Early detection of disease is considered positive -- but what if it finds "too much"? While early diagnosis can improve the chances of recovery, early detection can also have unwanted side effects. After all, not everything that is found would have become life-threatening in the course of the disease. TOSYMA, the world's largest randomized diagnostic superiority study on early breast cancer detection, has now investigated whether the innovative DBT+SM method for early breast cancer detection also has such an effect -- and was once again able to hint on advantages of the approach over the screening standard by finding more early tumor stages of tumor grades 2 and 3.
In diagnostics, finding more is not automatically better. Rather, it is about finding the right thing -- especially in the case of such dangerous diseases as cancer. This is where early detection comes into play, but it can also have unwanted side effects: For example, there is a risk of also discovering non-aggressive tumors that lead to treatment -- but would not have substantively impaired quality of life or become life-threatening in the course of the disease. Medicine speaks of overdiagnosis. TOSYMA is also about early detection: the world's largest randomized -- i.e. randomly assigned -- diagnostic superiority study for the early detection of breast cancer has set itself the task of investigating and improving the systematic early detection of invasive breast cancer. The researchers at the University of Münster, who are managing the mammoth project, have now published new results on TOSYMA in the highly ranked journal Radiology. These demonstrate the advantages of the innovative diagnostic approach.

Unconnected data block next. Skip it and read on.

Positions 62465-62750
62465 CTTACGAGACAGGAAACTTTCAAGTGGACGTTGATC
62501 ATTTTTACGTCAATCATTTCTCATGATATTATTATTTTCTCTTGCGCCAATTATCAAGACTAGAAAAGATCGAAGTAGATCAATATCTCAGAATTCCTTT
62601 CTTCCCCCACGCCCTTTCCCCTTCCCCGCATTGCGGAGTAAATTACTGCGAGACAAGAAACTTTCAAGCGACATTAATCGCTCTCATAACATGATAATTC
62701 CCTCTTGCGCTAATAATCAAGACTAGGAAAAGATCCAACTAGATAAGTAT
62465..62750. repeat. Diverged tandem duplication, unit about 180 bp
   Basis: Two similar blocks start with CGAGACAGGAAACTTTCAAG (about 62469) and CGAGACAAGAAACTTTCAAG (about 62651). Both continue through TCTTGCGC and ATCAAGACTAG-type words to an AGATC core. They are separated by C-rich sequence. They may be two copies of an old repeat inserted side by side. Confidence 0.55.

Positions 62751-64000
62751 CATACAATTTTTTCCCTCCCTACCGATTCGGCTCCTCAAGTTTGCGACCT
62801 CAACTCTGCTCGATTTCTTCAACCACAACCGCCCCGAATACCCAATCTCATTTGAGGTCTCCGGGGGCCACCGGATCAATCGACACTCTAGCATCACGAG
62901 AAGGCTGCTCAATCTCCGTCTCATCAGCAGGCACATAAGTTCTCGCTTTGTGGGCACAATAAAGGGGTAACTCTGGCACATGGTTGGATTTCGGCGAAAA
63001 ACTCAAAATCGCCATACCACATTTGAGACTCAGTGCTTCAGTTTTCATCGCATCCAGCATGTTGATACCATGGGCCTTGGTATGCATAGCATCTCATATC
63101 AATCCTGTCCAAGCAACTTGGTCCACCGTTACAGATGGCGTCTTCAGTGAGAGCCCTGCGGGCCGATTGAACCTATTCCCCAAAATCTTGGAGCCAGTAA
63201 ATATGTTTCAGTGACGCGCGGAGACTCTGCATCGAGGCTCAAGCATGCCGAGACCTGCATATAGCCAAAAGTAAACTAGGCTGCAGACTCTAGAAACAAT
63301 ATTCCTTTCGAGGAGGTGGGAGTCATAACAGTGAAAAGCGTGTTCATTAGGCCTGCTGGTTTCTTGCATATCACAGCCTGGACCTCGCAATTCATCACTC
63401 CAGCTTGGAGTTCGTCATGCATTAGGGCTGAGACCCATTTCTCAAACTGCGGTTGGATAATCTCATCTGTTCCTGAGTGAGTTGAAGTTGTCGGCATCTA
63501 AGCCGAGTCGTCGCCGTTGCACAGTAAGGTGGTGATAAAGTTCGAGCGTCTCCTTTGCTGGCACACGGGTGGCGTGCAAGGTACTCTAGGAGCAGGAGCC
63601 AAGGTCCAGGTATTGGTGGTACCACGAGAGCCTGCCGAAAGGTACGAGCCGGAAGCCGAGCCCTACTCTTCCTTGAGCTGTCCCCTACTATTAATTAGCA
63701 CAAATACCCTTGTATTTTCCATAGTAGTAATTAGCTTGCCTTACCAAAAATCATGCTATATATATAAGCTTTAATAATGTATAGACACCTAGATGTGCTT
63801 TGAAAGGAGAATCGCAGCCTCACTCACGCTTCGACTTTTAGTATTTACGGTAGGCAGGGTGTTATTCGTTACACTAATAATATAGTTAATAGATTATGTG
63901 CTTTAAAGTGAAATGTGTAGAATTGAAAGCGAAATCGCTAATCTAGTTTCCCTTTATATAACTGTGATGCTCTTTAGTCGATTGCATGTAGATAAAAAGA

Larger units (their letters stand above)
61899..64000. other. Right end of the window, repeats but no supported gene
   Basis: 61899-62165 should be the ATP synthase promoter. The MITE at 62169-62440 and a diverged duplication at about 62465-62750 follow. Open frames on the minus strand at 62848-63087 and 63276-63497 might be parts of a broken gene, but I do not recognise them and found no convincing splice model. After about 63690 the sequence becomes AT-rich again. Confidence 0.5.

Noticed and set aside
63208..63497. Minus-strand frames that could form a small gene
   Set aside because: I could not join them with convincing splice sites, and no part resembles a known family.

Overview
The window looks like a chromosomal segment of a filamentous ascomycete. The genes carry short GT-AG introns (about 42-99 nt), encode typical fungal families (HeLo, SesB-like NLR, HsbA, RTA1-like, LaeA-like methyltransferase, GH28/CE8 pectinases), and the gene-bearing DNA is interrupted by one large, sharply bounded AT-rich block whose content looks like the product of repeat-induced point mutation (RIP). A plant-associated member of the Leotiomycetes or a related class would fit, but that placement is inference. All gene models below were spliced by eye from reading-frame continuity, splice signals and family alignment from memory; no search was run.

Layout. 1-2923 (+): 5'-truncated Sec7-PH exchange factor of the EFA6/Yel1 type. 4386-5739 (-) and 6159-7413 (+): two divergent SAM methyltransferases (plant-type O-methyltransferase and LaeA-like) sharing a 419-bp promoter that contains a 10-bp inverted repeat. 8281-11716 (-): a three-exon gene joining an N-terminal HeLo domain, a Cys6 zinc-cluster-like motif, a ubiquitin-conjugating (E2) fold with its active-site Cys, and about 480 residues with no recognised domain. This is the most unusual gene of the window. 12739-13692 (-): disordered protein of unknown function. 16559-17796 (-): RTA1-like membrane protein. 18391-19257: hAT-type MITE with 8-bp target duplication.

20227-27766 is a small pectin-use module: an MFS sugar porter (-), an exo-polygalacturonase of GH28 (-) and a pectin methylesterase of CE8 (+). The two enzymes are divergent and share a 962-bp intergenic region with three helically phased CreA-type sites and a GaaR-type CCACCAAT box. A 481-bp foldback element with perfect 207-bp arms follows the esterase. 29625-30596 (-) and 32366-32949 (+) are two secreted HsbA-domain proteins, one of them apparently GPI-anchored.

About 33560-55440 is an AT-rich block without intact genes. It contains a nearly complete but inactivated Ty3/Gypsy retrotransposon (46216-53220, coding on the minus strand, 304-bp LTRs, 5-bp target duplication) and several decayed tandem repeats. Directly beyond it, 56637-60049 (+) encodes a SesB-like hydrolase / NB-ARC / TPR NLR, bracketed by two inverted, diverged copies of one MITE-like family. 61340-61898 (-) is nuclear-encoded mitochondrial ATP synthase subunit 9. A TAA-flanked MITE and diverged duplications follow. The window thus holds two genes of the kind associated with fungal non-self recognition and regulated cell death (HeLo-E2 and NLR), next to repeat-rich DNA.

A combination of DBT -- short for Digital Breast Tomosynthesis -- and Synthetic 2D Mammography (SM) was used for the almost 100,000 TOSYMA study participants. The interdisciplinary study group led by Prof. Walter Heindel, Director of the Clinic for Radiology at the University Hospital Münster, compared the data obtained with the combined procedure -- known as DBT+SM -- with that from conventional screening with digital mammography (DM). The result: DBT+SM leads to the detection of significantly more invasive breast cancers compared to the conventional DM procedure. However, this does not necessarily mean that women's health is improved -- the keyword here is overdiagnosis. In other words, it has been shown that DBT+SM "finds" breast cancer better -- but the task now was to investigate whether this can be expected to actually lead to an improvement for the affected breast cancer patients.
In an exploratory subanalysis, Prof. Stefanie Weigel, Prof. Walter Heindel and Prof. Hans-Werner Hense examined which tumors are frequently detected at an earlier stage of breast cancer -- and found that DBT+SM screening can detect relevant tumors, i.e. those that -- in contrast to less aggressive variants -- are potentially relevant for a reduction in breast cancer mortality. Prof. Stefanie Weigel concludes: "From the results of the subanalysis, we conclude that the higher rate of early tumor stages of tumor grades 2 and 3 through the use of DBT+SM could increase the screening effect with regard to breast cancer mortality" -- another "plus point" for DBT+SM.
The next step is already in progress: this year, data from the cancer registries of North Rhine-Westphalia and Lower Saxony will be evaluated for follow-up in order to further examine the screening effect of DBT+SM compared to the previous screening standard. The TOSYMA project began in 2016, comprises 17 screening units in Germany and is financially supported by the German Research Foundation. The current funding period runs until 2025.
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